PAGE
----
The Unconsecrated. The Undead. Living corpses. What tween wouldn’t find a forest full of zombies simply, well, yummy? Carrie Ryan’s debut novel is loaded with lore, romance (yes! In a zombie novel!), heart-wrenching what-would-you-do-if? decisions, and best of all... pictures you will never get out of your head: dare I say it? A whole forest of them? Yummy!

The Hunger Games by Suzanne Collins
Survivor on crack for tweens — yep and a love story to boot. Suzanne Collins manages to lure readers with tyranny, debauchery, starvation, romance, and murder. Katniss Everdeen is a survivor who, in gladiator fashion, manages to fight other children to the death in this post-apocalyptic drama. (Also 2008, but again, its sequel below is one of the best of 2009.)
This book also appears on Can't-Put-Down Teen Books

Catching Fire by Suzanne Collins
In the second Hunger Games installment, all the players are back — Peeta, Gale, and Katniss. The 75th Hunger Games must be celebrated, and the President of Panem will not be denied his revenge.

The 10 Best Books of 2009 for Book Clubs

from Flashlight Worthy accessed 11/21/09
The 10 Best Books of 2009 for Book Clubs
a book list by Michelle Kerns, Book Examiner for Examiner.com
shelved under Best Books of 2009, Best of..., and Book Club Recommendations
What makes a good book club selection?

You'd think a book with great writing alone would do the trick. If it's a novel, some memorable characters and a kicky plot are nice; if it's non-fiction, something that tells a story that draws you in or that explains a concept remarkably well.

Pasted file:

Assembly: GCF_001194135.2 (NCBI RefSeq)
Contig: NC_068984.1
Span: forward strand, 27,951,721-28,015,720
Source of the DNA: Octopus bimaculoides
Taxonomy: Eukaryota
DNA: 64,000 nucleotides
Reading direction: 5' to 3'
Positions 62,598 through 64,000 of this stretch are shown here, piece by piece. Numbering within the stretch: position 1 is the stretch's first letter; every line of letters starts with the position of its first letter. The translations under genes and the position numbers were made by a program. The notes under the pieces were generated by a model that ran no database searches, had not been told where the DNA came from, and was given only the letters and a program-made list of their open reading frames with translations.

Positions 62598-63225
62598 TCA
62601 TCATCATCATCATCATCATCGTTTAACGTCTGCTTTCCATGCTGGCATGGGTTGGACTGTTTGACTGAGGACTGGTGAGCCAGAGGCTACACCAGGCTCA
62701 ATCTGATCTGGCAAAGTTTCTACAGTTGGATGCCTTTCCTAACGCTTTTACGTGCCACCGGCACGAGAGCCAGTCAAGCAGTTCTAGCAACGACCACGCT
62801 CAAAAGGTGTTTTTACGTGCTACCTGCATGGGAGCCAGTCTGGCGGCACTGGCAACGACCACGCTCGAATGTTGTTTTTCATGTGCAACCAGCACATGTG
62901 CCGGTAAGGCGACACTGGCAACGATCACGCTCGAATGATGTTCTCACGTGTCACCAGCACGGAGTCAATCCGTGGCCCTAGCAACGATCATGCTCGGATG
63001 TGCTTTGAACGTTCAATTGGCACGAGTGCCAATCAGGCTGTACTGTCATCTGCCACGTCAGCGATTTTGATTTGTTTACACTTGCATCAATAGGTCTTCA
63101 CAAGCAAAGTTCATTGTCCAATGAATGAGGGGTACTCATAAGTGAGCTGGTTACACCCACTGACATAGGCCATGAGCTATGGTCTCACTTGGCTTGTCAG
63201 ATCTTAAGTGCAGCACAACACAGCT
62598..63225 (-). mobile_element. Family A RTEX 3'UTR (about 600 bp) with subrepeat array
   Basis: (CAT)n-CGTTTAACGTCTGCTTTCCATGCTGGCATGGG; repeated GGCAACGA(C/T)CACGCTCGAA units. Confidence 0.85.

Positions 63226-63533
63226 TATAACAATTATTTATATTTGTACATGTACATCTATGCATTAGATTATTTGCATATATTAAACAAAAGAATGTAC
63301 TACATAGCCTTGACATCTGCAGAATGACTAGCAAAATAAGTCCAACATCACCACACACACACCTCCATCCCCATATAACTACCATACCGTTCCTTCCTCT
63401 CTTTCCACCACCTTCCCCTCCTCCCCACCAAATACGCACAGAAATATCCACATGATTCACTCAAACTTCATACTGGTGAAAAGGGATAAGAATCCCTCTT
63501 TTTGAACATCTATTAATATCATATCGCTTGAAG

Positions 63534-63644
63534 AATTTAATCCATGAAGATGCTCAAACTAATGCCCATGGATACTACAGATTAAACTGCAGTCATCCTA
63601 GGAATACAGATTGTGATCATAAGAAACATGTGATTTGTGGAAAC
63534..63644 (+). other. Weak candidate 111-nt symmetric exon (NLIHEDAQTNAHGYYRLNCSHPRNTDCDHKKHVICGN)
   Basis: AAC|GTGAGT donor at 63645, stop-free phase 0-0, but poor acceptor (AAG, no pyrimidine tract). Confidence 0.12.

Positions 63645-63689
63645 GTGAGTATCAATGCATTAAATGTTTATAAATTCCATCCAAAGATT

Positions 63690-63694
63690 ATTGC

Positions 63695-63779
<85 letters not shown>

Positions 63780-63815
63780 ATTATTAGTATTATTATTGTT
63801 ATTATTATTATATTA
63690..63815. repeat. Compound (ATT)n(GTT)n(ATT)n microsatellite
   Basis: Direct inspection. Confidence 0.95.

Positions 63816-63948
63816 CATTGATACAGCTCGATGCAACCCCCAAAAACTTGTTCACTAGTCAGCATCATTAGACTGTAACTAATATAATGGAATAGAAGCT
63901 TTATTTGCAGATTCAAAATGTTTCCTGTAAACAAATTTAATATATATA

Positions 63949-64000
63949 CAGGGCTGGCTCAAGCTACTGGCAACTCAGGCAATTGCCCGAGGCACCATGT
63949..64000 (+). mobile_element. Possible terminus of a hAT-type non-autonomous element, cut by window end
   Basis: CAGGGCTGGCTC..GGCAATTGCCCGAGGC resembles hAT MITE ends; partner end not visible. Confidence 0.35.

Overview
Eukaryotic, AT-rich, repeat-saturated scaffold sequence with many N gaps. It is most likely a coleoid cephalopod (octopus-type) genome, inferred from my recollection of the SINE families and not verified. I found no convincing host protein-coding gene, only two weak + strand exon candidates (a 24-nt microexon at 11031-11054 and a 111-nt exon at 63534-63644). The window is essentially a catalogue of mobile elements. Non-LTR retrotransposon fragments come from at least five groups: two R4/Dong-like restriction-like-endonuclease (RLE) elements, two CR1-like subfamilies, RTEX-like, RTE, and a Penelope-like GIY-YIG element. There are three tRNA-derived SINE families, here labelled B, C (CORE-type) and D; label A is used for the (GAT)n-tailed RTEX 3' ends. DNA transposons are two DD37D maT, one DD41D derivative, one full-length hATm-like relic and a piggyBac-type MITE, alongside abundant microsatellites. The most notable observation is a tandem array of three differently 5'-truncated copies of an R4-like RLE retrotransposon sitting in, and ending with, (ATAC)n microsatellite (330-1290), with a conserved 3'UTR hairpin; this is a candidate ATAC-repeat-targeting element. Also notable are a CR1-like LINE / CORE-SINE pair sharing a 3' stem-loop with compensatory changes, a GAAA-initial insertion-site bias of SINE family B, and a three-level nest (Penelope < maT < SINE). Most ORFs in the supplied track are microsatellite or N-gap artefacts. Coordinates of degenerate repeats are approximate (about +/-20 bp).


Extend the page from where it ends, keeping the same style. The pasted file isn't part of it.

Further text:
These are the things great books are made of. But are they what great book club selections are made of? I say, no.

The best selections for book clubs are ones that get people thinking. And when people get thinking, it's only a matter of time before the inevitable occurs — they start arguing.

If no one ever argues passionately over your book club reads, don't blame the members for going mute — the books probably don't contain much worth arguing over. Plenty of books are worth reading, but only a fraction of those inspire a heated discussion.

So, harness your urge to engage in a fracas, book clubbers, and pick some books that will really get the fur flying at your next meeting. Here are the 10 best books of 2009 to get you started.

The Magicians by Lev Grossman
There don't seem to be many middle-of-the-roaders when it comes to this book of magic in an all too imperfect world — people either hate it passionately or love it desperately. (I fall in the "love it desperately" camp.) Don't get hoodwinked by the delusion that this is Harry Potter for Grown-ups: it's much, much more. And regardless of how much in the text you disagree over, there is one thing that no one can argue — Mr. Grossman's writing is a thing of beauty and a joy forever.

Complaint: From Minor Moans to Principled Protests by Julian Baggini